We have had a much better experience when the wait staff is not frazzled and the chef has time to come out and speak with us. And yes, if we are at a restaurant where my son’s allergens are served, we speak with the chef.


I have lots of respect for waiters. I literally cried and hugged one who was sooo thoughtful about our family’s food allergies.

However, they are not the ones preparing my child’s food. The chef is. And I don’t want any miscommunication about exactly what our needs are.

If this is too much to ask at this restaurant, we take our business elsewhere. We make this clear on the phone before we arrive as well, so no one is shocked.

Again, it is helpful (not required) to do this on the earlier or later end of the rush hour rather than right in the middle.

5. Bring What You Need

Safe Food

I always have safe food with us. Literally, I am a walking buffet, picnic, potluck, whatever you want to call it. I embody the mom with snacks in her purse. You should see our car!

However, there have been scenarios where I even have had to pack a meal to bring for my kids at a restaurant.

For example, if we are invited to a social gathering at a restaurant and I know the food is not going to work for my kids, I would pack their own food. I still prefer and advocate that no nuts or peanuts are served at our table. This way we can still be included.

If the staff asks about you bringing in your own food, usually explaining the situation, and sometimes showing the epinephrine injector, is enough. If they make a fuss at me, then I simply don’t give them my business.

There are plenty of other places.

If it is a restaurant where there are open nuts or peanuts, (think Texas Roadhouse or Five Guys) that’s a hard pass for us and we would skip the event.

One of our family food rules is if we are not comfortable with the safety of the food, we don’t eat it. If the food doesn’t look right, you don’t feel comfortable with the staff, etc., after you get in there, then it’s just not worth the risk.

Furthermore, especially in this scenario, it is really nice to have your own food on hand, even if it’s just snacks. That way you know you can head out and have safe snacks waiting for your kids in the car.


Additionally, I also bring wipes to wipe down the table area and chair (high chair) where my kids are sitting. I do get looks sometimes, but after COVID, many people don’t seem as weirded out by this!

Portable Placemats

Especially with little kids, this can be really nice. When my kids were babies and toddlers, the disposable placemats came in super handy at restaurants so I had a clean surface to put their finger food on.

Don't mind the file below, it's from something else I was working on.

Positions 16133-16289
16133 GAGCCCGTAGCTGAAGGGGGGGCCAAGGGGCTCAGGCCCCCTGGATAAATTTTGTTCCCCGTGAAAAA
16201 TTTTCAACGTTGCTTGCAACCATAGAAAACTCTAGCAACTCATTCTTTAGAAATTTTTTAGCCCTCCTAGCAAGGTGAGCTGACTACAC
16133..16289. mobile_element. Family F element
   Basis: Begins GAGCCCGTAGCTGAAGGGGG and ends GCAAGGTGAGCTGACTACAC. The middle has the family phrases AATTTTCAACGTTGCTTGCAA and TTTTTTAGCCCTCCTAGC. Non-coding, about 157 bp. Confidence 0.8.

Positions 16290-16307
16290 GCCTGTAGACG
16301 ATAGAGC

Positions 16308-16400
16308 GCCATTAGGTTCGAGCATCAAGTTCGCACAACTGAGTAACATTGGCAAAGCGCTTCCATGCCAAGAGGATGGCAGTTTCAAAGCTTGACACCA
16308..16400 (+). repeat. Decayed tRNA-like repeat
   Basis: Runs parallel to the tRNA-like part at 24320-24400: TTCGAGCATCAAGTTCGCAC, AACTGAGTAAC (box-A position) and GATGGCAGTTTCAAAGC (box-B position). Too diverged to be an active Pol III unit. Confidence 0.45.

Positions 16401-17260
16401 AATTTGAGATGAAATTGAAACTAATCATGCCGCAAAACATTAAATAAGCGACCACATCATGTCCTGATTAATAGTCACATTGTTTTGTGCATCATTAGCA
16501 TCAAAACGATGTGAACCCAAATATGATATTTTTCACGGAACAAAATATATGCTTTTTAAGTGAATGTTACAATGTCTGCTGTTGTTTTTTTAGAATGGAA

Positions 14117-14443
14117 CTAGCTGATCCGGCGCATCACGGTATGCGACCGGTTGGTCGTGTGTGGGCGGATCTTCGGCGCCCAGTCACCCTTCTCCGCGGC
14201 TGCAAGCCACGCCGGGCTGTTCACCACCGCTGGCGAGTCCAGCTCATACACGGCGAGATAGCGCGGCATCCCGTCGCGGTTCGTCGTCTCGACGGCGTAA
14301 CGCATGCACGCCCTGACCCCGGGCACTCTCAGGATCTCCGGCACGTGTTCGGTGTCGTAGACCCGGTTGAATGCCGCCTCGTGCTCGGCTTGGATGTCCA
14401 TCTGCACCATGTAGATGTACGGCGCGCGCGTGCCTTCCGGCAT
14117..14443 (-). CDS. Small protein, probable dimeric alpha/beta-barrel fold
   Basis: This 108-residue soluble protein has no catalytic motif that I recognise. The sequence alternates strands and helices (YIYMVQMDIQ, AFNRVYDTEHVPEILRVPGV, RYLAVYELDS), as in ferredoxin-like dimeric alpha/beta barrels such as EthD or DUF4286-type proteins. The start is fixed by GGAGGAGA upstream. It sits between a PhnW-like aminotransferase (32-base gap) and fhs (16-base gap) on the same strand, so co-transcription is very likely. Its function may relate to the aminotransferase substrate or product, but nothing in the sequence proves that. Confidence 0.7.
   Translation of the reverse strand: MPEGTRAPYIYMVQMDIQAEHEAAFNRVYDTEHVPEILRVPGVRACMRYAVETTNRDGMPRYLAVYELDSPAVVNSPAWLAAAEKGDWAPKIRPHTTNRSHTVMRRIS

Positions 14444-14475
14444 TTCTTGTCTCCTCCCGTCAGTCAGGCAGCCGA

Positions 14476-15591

Similarly, Katie’s family has even brought their colorful plastic placemats from home so that her kids felt more familiar with the setup.


Unquestionably, the epinephrine injector should also be with you.

Katie’s family gently teaches their children that the epipens are an extension of their bodies. If they go, the epipen also goes.

Our family practices that same principal. It is actually one of our family safety rules. If we forgot the epi, we turn around and go get it.

Every. single. time.

And we do not eat any food until we have the epinephrine back in our possession.

6. Go Local

Get to know the small restaurants in your area!

@DetectiveHarley has a wonderful instagram account where they just shared a story about how a local restaurant has known and cooked for them for years and truly understands how to manage their allergy needs safely.

And if you don’t follow this account, we highly recommend them. Harley is a dog that can detect peanuts in food!

Additionally, consider going to the restaurant first (before you bring the kids) to speak with the staff and see if they can accommodate your needs. This might take some time, but if you can find even one local restaurant that you love, how great would that be?!

Another way to find allergy friendly restaurants in your area is with the Spokin App. This was created by a fellow food allergy mom and is a wonderful resource. Check them out here.

We hope this has been helpful to you!

Katie and I both have felt the fear and anxiety in allowing other people to cook for our children. Truly, it took a long time for us to find safe restaurants that we felt comfortable ordering from.

It has helped ease the burden of cooking for our families, but we know not everyone shares our comfort levels.

Honestly, if your family does not feel comfortable eating out, then don’t feel pressured to do so! Every food allergy, family, and experience is different, which is completely okay.

Feel free to direct message us your questions or leave them in the comments. As always, we’re here for you!


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4 responses to “6 Food Allergy Tips for Eating Out”

  1. Love reading your posts. They are so relatable and helpful ♥️

  2. […] What to Read Next: 6 Food Allergy Tips for Eating Out With Kids […]

  3. […] What to Read Next: 6 Food Allergy Tips for Eating Out […]